British movies from the teens are a barely-explored area. Kevin Brownlow, who has explored it a bit, seems to reckon they’re mostly rubbish. WWI really took the wind out of our sales, cinematically. But yes, it would be fascinating to see this one. I like boarding houses too — strongly recommend Patrick Hamilton’s novel which gives this piece its title.
Yes, I like Patrick Hamilton’s work. As I get older, I am coming to appreciate more and more these virtually unknown and ‘minor’ films. I find that they are often more true to ordinary life and experience than the more famous and celebrated masterpieces.
In a way it’s harder to appreciate the social observation in a film like Brief Encounter because the movie’s so ubiquitous, but an unseen gem, exposed to light can suddenly illuminate the same dark corners.
A very stimulating review of a complex film. Veidt may be a Christ figure but he touches the heart of the most oppressed lower class figure there – Rene Ray. He succeeds temporarily with those middle class figures on the boat trip but it all comes to naught the next day – as the bad capitalist tells him it will – when they turn on the most vulnerable member of that household. As well as the spiritual associations, the film is an interesting examination of class tensions existing in that awful era that have reappeared (in post-capitalist economic forms) in British post-Thatcher, post-Blair, and Gordon Brown guises. I’ve never seen the Sim version but saw a TV performance with John Gregson in the role of the Inspector who leaves the drama saddened about the house’s inability to overcome their negative feelings. It is very reminiscent of Veidt’s sorrow at the end of the film. But he does positively affect the spirit of at least one person at the end who will survive and overcome the ideological and materialistic obstacles that will still face her. No wonder it was one of this exile’s most favorite films. Veidt was an idealist and progressive and this film reveals the other side of the too-familiar (to most viewers) Major Strasser of CASABLANCA. It deserves to be more widely known.My version is an NTSC-copied VHS from a PAL original, my multi-region player frequently flicking back and forth on the viewing register to reveal this fact. Otherwise, the copy is as reasonable as can be expected until a DVD reissue.
My copy is a pristine rip from Australian TV, which seems in many ways to have a better film policy than the UK. The fact that it’s impossible to see through any official channel in the country which produced it is deplorable.
At long last someone who has not only heard of the film, but has actually seen it. Your opening paragraph about The Passing of the Third Floor Back summed up exactly my own experience. I saw it over 41 years ago on tv and have longed to see it again. I have mentioned it to many people over the years but have never met anyone else who remembers seeing it. Maybe it has dated, but our tv screens are full of films that have dated but are nevertheless repeated ad infinitum. Fear I will fall into the category of “Those who remained eager to see the movie again had a tendency by now to die of old age.” I am grateful at least to have found your excellent review.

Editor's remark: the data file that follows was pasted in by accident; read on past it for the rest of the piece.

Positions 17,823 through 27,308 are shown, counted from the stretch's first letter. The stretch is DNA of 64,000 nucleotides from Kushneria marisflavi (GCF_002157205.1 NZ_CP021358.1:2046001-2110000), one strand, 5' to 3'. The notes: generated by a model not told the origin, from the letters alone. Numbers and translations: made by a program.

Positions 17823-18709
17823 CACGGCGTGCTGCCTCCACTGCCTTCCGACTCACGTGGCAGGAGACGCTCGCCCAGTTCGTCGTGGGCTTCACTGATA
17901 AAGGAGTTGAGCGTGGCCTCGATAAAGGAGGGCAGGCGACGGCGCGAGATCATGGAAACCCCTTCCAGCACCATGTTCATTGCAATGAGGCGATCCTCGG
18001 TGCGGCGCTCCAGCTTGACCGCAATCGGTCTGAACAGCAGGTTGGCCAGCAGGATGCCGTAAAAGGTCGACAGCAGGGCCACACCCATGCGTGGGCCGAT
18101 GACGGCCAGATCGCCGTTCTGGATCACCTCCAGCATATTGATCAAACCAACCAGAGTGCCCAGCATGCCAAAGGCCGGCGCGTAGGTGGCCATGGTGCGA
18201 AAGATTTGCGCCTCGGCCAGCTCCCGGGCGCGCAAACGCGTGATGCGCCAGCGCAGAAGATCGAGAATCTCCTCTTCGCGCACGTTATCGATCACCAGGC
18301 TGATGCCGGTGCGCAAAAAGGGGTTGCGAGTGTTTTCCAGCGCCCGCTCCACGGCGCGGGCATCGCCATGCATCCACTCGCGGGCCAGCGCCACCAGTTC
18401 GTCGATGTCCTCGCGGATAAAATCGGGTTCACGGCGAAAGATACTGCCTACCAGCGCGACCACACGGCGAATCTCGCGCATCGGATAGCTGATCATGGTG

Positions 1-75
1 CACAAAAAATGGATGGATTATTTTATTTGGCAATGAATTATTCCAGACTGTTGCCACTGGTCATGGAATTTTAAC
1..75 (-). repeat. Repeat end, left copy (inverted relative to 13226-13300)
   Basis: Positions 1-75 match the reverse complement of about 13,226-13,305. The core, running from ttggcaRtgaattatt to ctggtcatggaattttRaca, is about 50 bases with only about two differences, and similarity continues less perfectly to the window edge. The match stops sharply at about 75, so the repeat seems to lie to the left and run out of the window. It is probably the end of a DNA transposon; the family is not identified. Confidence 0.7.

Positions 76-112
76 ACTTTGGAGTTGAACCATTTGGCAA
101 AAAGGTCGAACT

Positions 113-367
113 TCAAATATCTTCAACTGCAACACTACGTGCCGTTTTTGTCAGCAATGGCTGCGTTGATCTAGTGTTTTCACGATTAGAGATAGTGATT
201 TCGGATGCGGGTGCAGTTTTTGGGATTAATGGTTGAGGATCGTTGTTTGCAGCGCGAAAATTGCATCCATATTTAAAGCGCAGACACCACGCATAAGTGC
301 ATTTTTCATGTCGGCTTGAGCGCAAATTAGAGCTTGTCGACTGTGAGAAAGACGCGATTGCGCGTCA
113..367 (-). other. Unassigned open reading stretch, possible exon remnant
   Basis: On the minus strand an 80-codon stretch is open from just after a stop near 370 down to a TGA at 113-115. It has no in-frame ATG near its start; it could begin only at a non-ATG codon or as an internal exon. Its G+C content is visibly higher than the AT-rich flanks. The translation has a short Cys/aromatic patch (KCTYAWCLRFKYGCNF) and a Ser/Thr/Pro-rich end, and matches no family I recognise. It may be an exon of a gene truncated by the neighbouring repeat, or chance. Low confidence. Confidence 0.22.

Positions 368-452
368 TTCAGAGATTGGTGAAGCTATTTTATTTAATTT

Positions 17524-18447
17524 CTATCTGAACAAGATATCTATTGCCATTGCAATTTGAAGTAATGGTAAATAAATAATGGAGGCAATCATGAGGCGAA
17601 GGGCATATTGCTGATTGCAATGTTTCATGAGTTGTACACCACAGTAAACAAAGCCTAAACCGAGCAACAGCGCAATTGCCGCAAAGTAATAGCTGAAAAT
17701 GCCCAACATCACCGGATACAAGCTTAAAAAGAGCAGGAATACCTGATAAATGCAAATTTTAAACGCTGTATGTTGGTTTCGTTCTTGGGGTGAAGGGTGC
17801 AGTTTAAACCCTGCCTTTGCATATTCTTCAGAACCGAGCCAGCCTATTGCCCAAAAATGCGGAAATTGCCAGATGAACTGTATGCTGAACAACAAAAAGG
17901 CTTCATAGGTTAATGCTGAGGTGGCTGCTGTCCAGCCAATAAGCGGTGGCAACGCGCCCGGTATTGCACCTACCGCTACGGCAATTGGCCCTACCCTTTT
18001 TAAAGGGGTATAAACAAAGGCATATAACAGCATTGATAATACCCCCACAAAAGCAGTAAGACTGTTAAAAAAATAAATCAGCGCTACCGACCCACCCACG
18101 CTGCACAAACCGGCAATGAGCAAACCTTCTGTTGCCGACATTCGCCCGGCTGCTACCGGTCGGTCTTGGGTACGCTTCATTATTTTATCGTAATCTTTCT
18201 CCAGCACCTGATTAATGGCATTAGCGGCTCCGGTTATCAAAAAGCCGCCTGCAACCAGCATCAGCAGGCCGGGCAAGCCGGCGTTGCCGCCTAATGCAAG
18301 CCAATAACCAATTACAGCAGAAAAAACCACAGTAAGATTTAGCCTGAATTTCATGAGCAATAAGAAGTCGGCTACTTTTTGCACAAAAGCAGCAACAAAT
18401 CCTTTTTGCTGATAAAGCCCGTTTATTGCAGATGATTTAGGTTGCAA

I was going to enquire where you’d acquired the pristine images from; I’ve loved this film since seeing it (and taping it, fortunately) the last time it was shown in the UK, a late-night screening on Channel Four 25 years ago. At some stage I acquired a copy of the play, adapted by Jerome K. Jerome from his own short story; it’s a one-acter, and it’sn interesting to see quite how it’s been changed for the film version, not just opened up, but intriguingly altered; there was no hint of The Stranger going to the Dark Side as it were, as we watching the film are led to believe, briefly, that he has killed the slum landlord. As this is, one assumes, Alma’s doing, it poses a couple of questions; was this film planned for Hitchcock to direct, and is Anna Lee the Hitchcock Blonde that got away ? Or conversely, are the famous Hitchcockian themes of blondes in peril and unjustly accused men as much Alma as Alfred ???
Nice essay on a very interesting film (and I’m curious where you saw Little Friend, now). I thought you might be interested in a piece I wrote about it at Nitrateville: I made a number of the same allusions though I went a bit further with the Hitchcock one— I think Passing is, in a very distant but still discernable sense, the inspiration for Rear Window as well. Incidentally, I’m told there’s a good copy of this available for US viewers at Sinister Cinema.
I saw this movie when it was screened on British TV about 20 or so years ago and was blown away by it. At that time I was working my way through all the Conrad Veidt films that I could find, but this one stopped me in my tracks simply because of Veidt himself. His presence is at times overwhelming in its intensity. It is a very remarkable performance in a sadly neglected film. Although his character is Christ-like, I was struck by intense sexuality bubbling beneath the surface in his performance. I had read previously that Veidt held a strong attraction for members of both sexes. After watching this film I could understand why. I find it difficult to fault any aspect of the film. It acheived its aim – I suspended my disbelief, asked no questions and when the closing credits finished rewound the video and watched it again, which does not happen very often. Although some may say it is badly dated in parts or that some of the performances are crude (actually I think they are spot on – I have met all of those characters in real life and they are crude, awkard and one-dimensional people), it is of its time, a time which I am happy to be transported to. I must say, however, that I think Veidt’s performance is timeless, a real masterpiece. It’s been a while since I last watched it, my video copy mysteriously vanished along the years, but I’ve often thought about the film. Your article has prompted me to search out another copy.